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As you probably know, Shell sort is typically written with a base of insertion sort, as shown below:

for (ctr = numGaps - 1; ctr >= 0; ctr--)
  {
    k = gapSeq[ctr];

    /* Insertion Sort Begins Here */
    for (j = k; j < size; j++)
    {
      tmp = array[j];
      i = j;
      while (i >= k && array[i - k] > tmp)
      {
        array[i] = array[i - k];
        i = i - k;
      }
      array[i] = tmp;
    }
  }

I am trying to mod Shell Sort to use selection sort as its base, but I'm running into conceptual problems. Here's what I have right now:

for (ctr = numGaps - 1; ctr >= 0; ctr--)
  {
    k = gapSeq[ctr];

    /* Selection Sort Mod Begins Here */
    for (i = size - 1; i > 0; i--)
    {
      maxIdx = 0;
      for (j = k; j <= i; j += k)
      {
        if (array[j] >= array[maxIdx])
        {
          maxIdx = j;
        }
      }
      tmp = array[i];
      array[i] = array[maxIdx];
      array[maxIdx] = tmp;
    }
  }

I understand that a selection sort basis would be less efficient. When I run through this code in my head, however, the comparisons seem extremely redundant. Is this how it should be? Any help/thoughts/comments would be greatly appreciated.

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Last Post by dfetter88
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I did a little more investigation into this problem...

I calculated the # of comparisons & the # of data swaps in each of the two models of Shell sort above. As I expected, the selection sort model had far more comparisons. I was surprised, however, to find that the selection sort model had more data swaps than the insertion sort model.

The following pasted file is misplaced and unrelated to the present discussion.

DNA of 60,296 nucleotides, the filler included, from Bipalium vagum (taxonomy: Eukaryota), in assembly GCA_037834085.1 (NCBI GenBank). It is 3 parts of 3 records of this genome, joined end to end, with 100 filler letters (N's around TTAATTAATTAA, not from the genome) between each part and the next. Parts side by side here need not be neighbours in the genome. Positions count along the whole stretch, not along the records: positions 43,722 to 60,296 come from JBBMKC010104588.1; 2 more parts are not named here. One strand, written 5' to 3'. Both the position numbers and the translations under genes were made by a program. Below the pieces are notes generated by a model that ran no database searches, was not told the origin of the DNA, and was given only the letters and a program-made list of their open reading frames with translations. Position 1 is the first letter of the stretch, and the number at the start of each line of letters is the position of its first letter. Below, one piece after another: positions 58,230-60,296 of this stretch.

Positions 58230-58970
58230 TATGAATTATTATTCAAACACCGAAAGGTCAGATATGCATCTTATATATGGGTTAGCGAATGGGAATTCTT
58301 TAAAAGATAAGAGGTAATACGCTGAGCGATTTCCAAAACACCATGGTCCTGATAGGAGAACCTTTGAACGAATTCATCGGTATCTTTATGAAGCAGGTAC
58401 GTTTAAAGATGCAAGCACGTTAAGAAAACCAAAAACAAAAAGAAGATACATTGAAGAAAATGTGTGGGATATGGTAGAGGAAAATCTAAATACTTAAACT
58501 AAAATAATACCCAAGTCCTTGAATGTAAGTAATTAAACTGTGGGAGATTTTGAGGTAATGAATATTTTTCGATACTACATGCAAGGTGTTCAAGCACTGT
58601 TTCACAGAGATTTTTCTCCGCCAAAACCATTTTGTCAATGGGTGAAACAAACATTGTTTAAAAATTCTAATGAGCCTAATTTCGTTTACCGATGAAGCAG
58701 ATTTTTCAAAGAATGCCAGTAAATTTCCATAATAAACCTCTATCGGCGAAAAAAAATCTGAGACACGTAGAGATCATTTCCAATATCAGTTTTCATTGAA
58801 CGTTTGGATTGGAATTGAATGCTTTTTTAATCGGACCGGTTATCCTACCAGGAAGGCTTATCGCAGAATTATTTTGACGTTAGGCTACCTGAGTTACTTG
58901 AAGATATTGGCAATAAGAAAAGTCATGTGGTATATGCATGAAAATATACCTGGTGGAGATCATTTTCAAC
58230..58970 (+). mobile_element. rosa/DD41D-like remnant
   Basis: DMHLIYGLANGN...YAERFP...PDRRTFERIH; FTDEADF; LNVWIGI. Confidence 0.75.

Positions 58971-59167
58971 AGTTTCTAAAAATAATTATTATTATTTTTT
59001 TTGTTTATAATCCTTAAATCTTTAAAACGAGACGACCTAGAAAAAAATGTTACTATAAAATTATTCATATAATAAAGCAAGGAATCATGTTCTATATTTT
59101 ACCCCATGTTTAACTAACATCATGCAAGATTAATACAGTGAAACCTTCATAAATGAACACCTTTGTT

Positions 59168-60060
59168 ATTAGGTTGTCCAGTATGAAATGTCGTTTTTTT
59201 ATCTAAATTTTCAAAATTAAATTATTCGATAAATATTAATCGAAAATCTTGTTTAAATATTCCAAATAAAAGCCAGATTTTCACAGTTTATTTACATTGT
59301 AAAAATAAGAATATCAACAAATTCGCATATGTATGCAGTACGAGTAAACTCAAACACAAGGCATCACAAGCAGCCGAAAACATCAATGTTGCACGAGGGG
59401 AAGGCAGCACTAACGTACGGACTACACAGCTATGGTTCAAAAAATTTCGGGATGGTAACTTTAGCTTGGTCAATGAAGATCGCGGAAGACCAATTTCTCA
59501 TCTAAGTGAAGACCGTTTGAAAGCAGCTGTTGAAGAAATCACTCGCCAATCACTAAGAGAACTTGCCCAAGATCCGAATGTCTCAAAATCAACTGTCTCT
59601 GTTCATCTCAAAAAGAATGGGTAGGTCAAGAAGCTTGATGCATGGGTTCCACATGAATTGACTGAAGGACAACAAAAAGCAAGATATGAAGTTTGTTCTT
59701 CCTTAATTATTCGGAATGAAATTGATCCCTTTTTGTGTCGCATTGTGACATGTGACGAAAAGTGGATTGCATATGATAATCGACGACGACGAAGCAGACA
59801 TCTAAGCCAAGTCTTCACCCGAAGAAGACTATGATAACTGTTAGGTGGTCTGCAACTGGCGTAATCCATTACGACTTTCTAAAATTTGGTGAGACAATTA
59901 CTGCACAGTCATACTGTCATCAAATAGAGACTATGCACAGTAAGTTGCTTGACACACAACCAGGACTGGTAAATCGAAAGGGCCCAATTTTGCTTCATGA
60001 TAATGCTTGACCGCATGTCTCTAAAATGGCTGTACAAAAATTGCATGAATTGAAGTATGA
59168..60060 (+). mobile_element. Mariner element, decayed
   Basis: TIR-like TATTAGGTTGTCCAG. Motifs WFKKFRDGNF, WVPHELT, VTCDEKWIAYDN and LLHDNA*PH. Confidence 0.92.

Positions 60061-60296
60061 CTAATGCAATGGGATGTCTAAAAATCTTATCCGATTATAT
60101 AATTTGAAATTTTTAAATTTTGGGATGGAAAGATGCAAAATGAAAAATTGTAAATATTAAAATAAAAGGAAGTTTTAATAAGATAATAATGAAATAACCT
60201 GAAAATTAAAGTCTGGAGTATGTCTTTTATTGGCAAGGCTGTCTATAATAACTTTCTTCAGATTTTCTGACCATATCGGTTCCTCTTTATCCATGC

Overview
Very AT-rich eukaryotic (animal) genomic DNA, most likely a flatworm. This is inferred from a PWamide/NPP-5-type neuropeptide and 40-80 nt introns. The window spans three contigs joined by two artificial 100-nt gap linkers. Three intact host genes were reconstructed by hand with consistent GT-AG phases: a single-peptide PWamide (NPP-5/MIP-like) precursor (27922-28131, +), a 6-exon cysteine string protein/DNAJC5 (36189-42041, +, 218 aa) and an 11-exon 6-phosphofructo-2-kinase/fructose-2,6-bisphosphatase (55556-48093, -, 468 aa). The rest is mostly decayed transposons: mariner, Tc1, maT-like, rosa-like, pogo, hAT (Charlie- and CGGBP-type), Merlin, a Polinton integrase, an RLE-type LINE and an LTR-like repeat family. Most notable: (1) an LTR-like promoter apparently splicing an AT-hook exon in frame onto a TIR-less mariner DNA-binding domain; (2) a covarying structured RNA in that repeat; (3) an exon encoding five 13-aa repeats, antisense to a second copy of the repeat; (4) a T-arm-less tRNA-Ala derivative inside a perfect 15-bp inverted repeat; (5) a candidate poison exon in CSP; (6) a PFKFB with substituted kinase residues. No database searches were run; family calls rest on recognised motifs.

Considering selection sort has O(n) swaps compared to insertion's O(n^2), I'm seeing this as hard evidence my selection sort adaptation is incorrect. I'll continue to try and chip away at this problem, but would love for somebody to help out.

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Alrighty, figured this one out on my own. I'll post the code for reference.

for (ctr = numGaps - 1; ctr >= 0; ctr--)
  {
    k = gapSeq[ctr];
    for (i = 0; i < size - 1; i++)
    {
      minIdx = i;
      for (j = minIdx + k; j < size; j += k)
      {
        if (array[j] < array[minIdx])
        {
          minIdx = j;
        }
      }
      tmp = array[i];
      array[i] = array[minIdx];
      array[minIdx] = tmp;
    }
  }

I made two changes to help me visualize the problem:
(1) I changed the first for loop to increment, instead of decrement through the array.
(2) I switched the selection sort to search for the minimum element instead of the maximum.

Side note:
The reason I had so many data swaps despite the selection sort was an error on my part. I was adding to the number of data swaps even when 'i' == 'minIdx' (i.e. an array element was swapped with itself).

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